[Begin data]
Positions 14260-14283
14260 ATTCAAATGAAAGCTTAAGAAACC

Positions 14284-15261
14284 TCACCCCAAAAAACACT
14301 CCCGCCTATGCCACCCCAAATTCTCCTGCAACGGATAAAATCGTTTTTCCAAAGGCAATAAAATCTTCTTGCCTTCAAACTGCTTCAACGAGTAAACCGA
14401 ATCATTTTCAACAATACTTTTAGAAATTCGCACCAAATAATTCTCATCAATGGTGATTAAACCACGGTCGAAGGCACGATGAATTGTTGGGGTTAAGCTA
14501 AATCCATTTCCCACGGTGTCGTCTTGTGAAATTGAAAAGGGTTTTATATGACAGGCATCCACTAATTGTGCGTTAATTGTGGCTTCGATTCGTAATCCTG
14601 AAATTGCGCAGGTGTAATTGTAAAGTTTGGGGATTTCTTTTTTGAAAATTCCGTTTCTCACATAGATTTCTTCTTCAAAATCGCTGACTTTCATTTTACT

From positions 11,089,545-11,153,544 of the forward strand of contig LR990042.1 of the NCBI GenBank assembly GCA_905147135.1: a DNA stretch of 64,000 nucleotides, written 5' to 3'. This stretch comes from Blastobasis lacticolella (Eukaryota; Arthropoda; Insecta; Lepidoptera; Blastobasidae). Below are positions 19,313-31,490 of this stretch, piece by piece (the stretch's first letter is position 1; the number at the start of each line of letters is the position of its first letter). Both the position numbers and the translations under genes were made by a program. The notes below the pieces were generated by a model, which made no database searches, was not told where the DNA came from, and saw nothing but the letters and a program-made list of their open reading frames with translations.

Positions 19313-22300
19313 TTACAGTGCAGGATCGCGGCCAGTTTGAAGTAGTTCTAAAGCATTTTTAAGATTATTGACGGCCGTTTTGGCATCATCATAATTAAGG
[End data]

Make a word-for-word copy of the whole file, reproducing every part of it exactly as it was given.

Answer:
Positions 14260-14283
14260 ATTCAAATGAAAGCTTAAGAAACC

Positions 14284-15261
14284 TCACCCCAAAAAACACT
14301 CCCGCCTATGCCACCCCAAATTCTCCTGCAACGGATAAAATCGTTTTTCCAAAGGCAATAAAATCTTCTTGCCTTCAAACTGCTTCAACGAGTAAACCGA
14401 ATCATTTTCAACAATACTTTTAGAAATTCGCACCAAATAATTCTCATCAATGGTGATTAAACCACGGTCGAAGGCACGATGAATTGTTGGGGTTAAGCTA
14501 AATCCATTTCCCACGGTGTCGTCTTGTGAAATTGAAAAGGGTTTTATATGACAGGCATCCACTAATTGTGCGTTAATTGTGGCTTCGATTCGTAATCCTG
14601 AAATTGCGCAGGTGTAATTGTAAAGTTTGGGGATTTCTTTTTTGAAAATTCCGTTTCTCACATAGATTTCTTCTTCAAAATCGCTGACTTTCATTTTACT

From positions 11,089,545-11,153,544 of the forward strand of contig LR990042.1 of the NCBI GenBank assembly GCA_905147135.1: a DNA stretch of 64,000 nucleotides, written 5' to 3'. This stretch comes from Blastobasis lacticolella (Eukaryota; Arthropoda; Insecta; Lepidoptera; Blastobasidae). Below are positions 19,313-31,490 of this stretch, piece by piece (the stretch's first letter is position 1; the number at the start of each line of letters is the position of its first letter). Both the position numbers and the translations under genes were made by a program. The notes below the pieces were generated by a model, which made no database searches, was not told where the DNA came from, and saw nothing but the letters and a program-made list of their open reading frames with translations.

Positions 19313-22300
19313 TTACAGTGCAGGATCGCGGCCAGTTTGAAGTAGTTCTAAAGCATTTTTAAGATTATTGACGGCCGTTTTGGCATCATCATAATTAAGG